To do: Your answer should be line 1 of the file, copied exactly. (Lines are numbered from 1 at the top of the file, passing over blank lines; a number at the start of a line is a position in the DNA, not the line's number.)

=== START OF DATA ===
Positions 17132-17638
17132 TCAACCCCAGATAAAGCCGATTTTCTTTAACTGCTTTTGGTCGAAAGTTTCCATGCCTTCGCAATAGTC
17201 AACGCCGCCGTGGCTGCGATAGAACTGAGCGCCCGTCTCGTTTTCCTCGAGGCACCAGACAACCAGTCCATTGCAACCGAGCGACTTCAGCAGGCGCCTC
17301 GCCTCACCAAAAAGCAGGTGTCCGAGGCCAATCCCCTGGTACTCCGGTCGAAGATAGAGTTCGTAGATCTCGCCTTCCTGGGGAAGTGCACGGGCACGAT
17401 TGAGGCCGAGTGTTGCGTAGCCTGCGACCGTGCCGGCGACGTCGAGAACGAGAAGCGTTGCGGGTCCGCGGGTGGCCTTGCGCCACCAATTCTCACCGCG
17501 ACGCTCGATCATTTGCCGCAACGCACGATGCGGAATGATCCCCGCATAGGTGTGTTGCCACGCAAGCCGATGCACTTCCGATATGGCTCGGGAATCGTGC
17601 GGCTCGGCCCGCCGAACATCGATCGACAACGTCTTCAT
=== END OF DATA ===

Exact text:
Positions 17132-17638